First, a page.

Being Ossetian and Living in Georgia

Giorgi Pliev and Nino Pilieva are the young leaders of the Ossetian Youth Organization based in Tbilisi, Georgia. Since the war in 2008, relations between Georgia and South Ossetia have greatly deteriorated and the Ossetians of Georgia suffer from this situation. When meeting them on February 24, 2011, Nino and Giorgi insisted on the current necessity to promote dialogue between the Georgian and Ossetian communities, starting with those cohabiting in Georgia.

According to Giorgi and Nino, belonging to a national minority in Georgia today is not easy, and belonging to the Ossetian minority is even more difficult. Although historical relations between Ossetians and Georgians show a positive record of peaceful cohabitation and intermarriages throughout time, the “de facto” independence of Ossetia which was declared in 1991 in a secessionist move and the 2008 South Ossetia war threw cold water on this background.

Some Ossetians recall that when they were kids, they would be stigmatized at school for being Ossetian. Some fellow pupils would tell them to “go back to Ossetia”. It was in the years of the first independent government of Georgia, set up by Zviad Gamsakhurdia in 1991, which promoted the motto “Georgia for Georgians”. Back then, ethnic minorities of Georgia were put under great pressure.

Even though President Saakashvili* acknowledged the fact that the 2008 war in South Ossetia was a conflict between Georgia and Russia, some Ossetians living in Georgia experienced very negative attitudes of Georgian people right after the war. In 2011, ordinary xenophobia towards Ossetians remains an issue.

The Ossetian Youth Organization hopes to tackle this problem. Today, one of the main priorities of the organization is to promote improvement in the relationships between Ossetians and Georgians, both on the grass-root level and the institutional/diplomatic level, in order to “rehabilitate the Ossetians living in Georgia”. Nino and Giorgi intend to set up a community center whose aim would be to give space for both populations to meet and exchange. Also, they defend the need for more Ossetian representatives to take part in the activities of the Georgian government.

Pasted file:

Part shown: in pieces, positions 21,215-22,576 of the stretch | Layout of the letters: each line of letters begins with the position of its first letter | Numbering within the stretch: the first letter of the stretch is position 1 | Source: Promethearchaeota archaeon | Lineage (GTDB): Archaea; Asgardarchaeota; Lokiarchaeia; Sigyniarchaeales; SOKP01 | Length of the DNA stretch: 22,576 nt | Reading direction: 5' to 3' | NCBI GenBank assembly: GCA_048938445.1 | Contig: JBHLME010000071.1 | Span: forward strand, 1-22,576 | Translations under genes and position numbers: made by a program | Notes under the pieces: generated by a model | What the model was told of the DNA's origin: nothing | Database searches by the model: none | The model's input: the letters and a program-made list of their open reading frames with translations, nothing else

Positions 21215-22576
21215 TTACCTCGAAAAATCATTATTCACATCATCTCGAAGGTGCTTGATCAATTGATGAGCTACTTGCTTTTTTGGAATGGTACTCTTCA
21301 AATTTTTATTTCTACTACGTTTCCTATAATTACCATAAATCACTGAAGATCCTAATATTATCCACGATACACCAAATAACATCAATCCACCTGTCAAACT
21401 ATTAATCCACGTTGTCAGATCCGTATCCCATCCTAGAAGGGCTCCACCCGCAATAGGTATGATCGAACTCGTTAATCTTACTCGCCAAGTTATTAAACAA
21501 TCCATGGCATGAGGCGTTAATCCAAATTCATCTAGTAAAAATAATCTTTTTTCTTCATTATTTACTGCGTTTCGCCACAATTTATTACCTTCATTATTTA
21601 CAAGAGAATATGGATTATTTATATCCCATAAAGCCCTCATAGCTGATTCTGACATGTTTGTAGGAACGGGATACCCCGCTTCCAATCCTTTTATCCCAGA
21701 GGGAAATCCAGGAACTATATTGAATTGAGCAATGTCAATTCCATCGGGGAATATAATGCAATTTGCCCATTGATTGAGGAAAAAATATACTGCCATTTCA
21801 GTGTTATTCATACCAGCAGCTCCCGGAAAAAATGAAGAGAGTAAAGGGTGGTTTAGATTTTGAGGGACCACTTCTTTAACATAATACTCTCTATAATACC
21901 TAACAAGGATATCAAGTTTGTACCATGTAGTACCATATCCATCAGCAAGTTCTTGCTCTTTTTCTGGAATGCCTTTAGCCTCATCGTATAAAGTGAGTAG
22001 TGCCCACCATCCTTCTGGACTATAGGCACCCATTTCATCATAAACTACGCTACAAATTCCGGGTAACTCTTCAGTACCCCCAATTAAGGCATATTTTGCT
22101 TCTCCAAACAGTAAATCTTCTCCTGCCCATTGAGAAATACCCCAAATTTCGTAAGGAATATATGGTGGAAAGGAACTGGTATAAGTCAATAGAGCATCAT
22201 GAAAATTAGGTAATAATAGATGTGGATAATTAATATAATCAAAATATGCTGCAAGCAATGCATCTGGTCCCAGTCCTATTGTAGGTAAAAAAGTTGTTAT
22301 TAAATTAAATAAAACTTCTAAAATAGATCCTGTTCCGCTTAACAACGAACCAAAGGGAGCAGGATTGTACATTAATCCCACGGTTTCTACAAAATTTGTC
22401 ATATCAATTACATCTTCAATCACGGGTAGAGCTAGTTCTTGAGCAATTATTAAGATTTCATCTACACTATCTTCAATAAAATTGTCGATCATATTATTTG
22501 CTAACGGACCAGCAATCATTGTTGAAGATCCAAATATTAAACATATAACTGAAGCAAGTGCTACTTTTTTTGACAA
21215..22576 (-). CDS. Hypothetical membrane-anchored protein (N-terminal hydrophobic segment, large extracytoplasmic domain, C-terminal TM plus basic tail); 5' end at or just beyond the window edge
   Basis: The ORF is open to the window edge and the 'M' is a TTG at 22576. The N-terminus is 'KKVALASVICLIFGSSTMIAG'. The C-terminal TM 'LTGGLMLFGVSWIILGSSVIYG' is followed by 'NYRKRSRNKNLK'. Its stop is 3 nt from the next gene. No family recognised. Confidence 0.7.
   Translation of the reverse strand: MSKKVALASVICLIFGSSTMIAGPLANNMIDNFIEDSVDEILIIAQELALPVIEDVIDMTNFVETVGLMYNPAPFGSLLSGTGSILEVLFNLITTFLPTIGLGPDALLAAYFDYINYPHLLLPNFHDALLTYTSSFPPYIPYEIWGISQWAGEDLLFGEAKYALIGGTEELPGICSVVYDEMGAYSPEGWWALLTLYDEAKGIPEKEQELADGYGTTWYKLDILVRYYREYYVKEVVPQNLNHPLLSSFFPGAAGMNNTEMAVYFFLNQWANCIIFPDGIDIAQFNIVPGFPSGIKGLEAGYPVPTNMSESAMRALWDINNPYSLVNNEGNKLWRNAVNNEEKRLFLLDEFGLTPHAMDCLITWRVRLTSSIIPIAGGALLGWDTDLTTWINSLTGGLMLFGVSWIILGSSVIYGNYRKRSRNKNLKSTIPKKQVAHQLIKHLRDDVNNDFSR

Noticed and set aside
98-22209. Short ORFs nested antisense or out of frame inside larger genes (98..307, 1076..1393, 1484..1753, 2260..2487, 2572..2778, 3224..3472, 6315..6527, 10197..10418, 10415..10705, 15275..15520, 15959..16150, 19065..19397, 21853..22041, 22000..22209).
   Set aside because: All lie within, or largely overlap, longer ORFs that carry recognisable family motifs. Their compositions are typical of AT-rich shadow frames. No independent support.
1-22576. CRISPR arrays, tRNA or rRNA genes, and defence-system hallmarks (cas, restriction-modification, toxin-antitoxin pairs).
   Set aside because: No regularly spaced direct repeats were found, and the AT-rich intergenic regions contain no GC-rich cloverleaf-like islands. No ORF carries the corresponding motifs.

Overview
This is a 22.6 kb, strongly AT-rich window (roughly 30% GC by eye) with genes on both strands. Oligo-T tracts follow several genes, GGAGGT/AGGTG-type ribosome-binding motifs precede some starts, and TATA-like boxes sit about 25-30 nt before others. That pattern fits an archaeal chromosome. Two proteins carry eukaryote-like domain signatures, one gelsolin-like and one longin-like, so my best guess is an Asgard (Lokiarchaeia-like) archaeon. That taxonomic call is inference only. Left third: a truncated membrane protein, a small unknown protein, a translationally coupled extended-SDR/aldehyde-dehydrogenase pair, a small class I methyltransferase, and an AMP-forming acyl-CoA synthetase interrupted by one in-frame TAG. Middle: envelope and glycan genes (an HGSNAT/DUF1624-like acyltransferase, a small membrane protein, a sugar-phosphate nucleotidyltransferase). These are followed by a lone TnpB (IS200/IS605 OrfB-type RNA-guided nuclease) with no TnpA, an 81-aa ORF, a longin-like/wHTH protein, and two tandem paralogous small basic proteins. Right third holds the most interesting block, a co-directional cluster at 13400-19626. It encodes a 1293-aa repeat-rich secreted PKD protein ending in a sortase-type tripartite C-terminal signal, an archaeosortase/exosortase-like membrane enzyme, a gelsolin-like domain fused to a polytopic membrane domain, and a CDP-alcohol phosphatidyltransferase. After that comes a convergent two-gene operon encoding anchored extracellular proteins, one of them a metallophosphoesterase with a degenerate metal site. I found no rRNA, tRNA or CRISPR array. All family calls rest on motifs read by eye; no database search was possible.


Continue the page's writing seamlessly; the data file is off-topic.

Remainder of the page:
Civic participation and representation is an issue shared by all minority groups of Georgia. “Diasporas cannot solve their problems on their own”, highlighted Giorgi. The Ossetian community is therefore willing to support other minorities of Georgia and receive support in return. Cooperation should be one of the main perspectives of the Ossetian Youth Organization in 2011.

* Mikheil Saakashvili is the 3rd and current President of (independent) Georgia. He became president in 2004 after the bloodless “Rose Revolution” which he led.

Many thanks to Mia Marekhashvili for kindly translating the content of the conversation from the Russian and Georgian languages into English –

Photo: Nino Pilieva, Giorgi Pliev, Méline Bernard and Midia Marekhashvili (left to right) met at PMMG on February 24, 2011.

South Ossetia is located in the North of Georgia, in South Caucasus. It is a disputed region, currently governed by a secessionist government backed by Russia. Following the 2008 war, Russia recognized South Ossetia as an independent state, but the European Union, the Council of Europe, the NATO and most UN member countries did not.

Source: Map of South Ossetia. Available at: <> [online]


The « Ossetian Youth Organization » belongs to the “Ossetian Association” which was created in 1999 and gathers 1.700 Ossetian members from all over Georgia.

The two groups aim at uniting the Ossetians living in Georgia, providing them with support (e.g. insurance, legal assistance, free medicine) both in the capital and in the regions and preserving their language, culture and traditions.

The “Ossetian Association” cooperates with Ossetian diasporas around the world. It is a member of the Union “Public Movement Multinational Georgia” (PMMG). The “Ossetian Youth Organization” is a member of the Youth Union of PMMG.

Source (Photo): South Ossetian Performers. Available at: <; [online]


BBC News – Regions and territories: South Ossetia. [online] Available at:< >


About Méline

I am an EVS volunteer working with minority youth in Tbilissi, Georgia, during 12 months. This blog aims at presenting Georgia's minority groups and their youth initiatives. The development of joint-action strategies is the work in process which we are conducting together. Let's see what will be achieved in 2011 !
This entry was posted in Communities. Bookmark the permalink.

One Response to Being Ossetian and Living in Georgia

  1. Alexandra Delemenchuk says:

    Meline, thanks for everything you are doing for our team!

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